Title: Mirrors (Official Site)
Directed by Alexandre Aja
Written by Alexandre Aja, GrÃ©gory Levasseur, and Sung-ho Kim
Running Time: 1:50
MPAA Rating: R for strong violence, disturbing images, language and brief nudity.
The Plot of Mirrors
It’s been nearly a year since volatile detective Ben Carson was suspended from the NYPD for fatally shooting another undercover officer, an accident that not only cost him his job, but fueled the alcoholism and anger that has alienated his wife and kids and left him crashing on his sister’s couch in Queens. Desperate to pull his life together, Carson takes a job as a night watchman at the burned-out ruins of the Mayflower department store, which was destroyed by a massive fire that devoured numerous innocent lives.
As Carson patrols the eerie, charred remains of the store, he begins to notice something sinister about the ornate mirrors that adorn the Mayflower walls. Reflected in the gigantic shimmering glass are horrific images that stun Carson. Beyond projecting gruesome images of the past, the mirrors appear to be manipulating reality as well. When Carson sees his own reflection being tortured, he suffers the physical effects of his fractured visions. His sympathetic but skeptical sister Angela dismisses these bizarre “nightmares” as a consequence of his stress and guilt over the accidental shooting, but Carson’s estranged wife Amy, a no-nonsense NYPD medical 2 examiner, is less forgiving. Her husband’s increasingly erratic behavior frightens her, pushing his family farther away–and, she fears, it’s putting their children in danger.
As Carson investigates the mysterious disappearance of a Mayflower security guard and its possible connection to his ghastly visions, he realizes that a malevolent, otherworldly force is using reflections as a gateway to terrorize him and his family. Carson must somehow uncover the truth behind the mirrors–and convince Amy to help him battle the greatest evil he has ever faced. Yahoo Movies
The Review of Mirrors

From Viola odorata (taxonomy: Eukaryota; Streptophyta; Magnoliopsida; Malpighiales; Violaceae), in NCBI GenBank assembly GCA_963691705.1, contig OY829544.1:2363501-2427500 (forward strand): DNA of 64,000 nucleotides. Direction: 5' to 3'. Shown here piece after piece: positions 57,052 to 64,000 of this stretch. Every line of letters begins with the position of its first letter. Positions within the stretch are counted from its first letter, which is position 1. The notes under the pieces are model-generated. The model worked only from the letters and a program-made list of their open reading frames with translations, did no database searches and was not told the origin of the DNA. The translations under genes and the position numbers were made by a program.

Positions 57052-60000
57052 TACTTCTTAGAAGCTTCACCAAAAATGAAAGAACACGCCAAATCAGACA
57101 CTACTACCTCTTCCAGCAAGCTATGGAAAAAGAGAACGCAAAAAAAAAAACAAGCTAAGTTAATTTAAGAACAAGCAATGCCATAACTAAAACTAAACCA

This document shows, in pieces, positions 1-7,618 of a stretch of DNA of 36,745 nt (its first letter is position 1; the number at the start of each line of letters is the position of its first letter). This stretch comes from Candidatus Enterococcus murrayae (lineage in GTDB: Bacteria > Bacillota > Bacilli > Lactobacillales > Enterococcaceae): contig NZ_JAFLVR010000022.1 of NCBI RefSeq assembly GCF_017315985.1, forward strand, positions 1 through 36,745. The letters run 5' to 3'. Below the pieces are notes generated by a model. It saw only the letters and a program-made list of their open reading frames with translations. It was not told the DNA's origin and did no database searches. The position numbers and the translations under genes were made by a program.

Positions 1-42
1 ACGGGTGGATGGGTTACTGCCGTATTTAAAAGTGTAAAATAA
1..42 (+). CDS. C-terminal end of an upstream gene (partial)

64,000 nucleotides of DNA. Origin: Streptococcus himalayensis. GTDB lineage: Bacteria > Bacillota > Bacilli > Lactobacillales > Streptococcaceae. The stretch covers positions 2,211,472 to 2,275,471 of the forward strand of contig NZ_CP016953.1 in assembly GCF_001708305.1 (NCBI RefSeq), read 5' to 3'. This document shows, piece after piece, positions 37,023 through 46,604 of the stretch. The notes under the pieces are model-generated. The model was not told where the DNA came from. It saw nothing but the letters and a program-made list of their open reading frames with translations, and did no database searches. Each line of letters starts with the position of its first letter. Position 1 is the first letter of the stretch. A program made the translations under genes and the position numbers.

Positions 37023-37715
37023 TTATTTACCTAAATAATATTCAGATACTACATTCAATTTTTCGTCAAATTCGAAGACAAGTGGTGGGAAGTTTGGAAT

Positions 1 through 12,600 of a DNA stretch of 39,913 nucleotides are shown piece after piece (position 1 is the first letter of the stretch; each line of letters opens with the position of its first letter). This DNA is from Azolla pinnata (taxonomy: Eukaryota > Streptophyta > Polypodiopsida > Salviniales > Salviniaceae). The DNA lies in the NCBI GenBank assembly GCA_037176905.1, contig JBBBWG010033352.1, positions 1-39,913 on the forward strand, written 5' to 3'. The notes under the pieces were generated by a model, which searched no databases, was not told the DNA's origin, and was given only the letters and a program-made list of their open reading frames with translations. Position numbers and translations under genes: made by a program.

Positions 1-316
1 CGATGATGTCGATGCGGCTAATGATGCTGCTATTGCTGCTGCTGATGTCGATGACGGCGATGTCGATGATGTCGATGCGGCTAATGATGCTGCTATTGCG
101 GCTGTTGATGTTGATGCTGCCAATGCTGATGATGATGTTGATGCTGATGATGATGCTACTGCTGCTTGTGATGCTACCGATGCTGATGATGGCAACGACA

I’m not really a huge fan of horror films. Modern horror films are most often more concerned with one-upping one another in the gore factor than they are with actually telling any sort of compelling story. I would much rather have a horror film that scared me mentally than one that made me jump in the theater or grossed me out.
Having said that, I think Mirrors leans more towards the psychological than it does the slasher side of horror. There are indeed a couple of scenes in the film that are purely gruesome and hard to watch (and freely available for viewing on the internet), but the film doesn’t try to make itself into another Hostel or Saw which I found refreshing.
The scary part of Mirrors is, in fact, the mirrors. It’s the idea that when we look into a mirror there’s actually someone, or some thing, that is looking back at us. Add to that the idea that the thing in the mirror could actually make us do something to ourselves or could harm us in some way and you have a classic setup for psychological terror. And, while I don’t feel the film was completely successful in this regard, I do feel that it was sufficiently creepy to warrant a viewing by fans of horror.
I’m not going to lie. I watched this film mostly because of Kiefer Sutherland and I wasn’t disappointed. If you’re a fan of Jack Bauer and 24 this film could easily help tide you over until the new season starts. Sutherland seems to be coasting on Jack Bauer cruise control throughout much of the film which I found to be comforting, but I’m sure other critics found annoying. From the raspy whispering voice to the don’t-take-time-to-explain-what-I’m-doing take charge attitude, Sutherland conveys his Jack Bauer character at every turn (at one point he even yells at an old lady, “Don’t make me threaten you!”). I kept thinking they could have tweaked the script a little and made this the 24 movie they’ve been promising us forever. While he may not win any awards for originality, Sutherland is able to use his alter ego to move the story along and keep the audience engaged even when the story falters a bit.
The story itself, based on a Korean film, really wasn’t all that great. I thought it was interesting enough and better than we get in a lot of horror films, but it didn’t really reach that other level that would have made it great. However, I think the ending is really what sold everyone on this film and got it made in the first place. It’s a killer conclusion to the film and one I didn’t really see coming. Do yourself a favor and try not to find out what it is before you see it. It’s the little bit of something extra that made this horror film better than most.
Watch Mirrors If…
You enjoy Kiefer Sutherland’s Jack Bauer character and you like to watch horror films that try to scare you mentally more than gross you out – but you still like to be grossed out a little bit.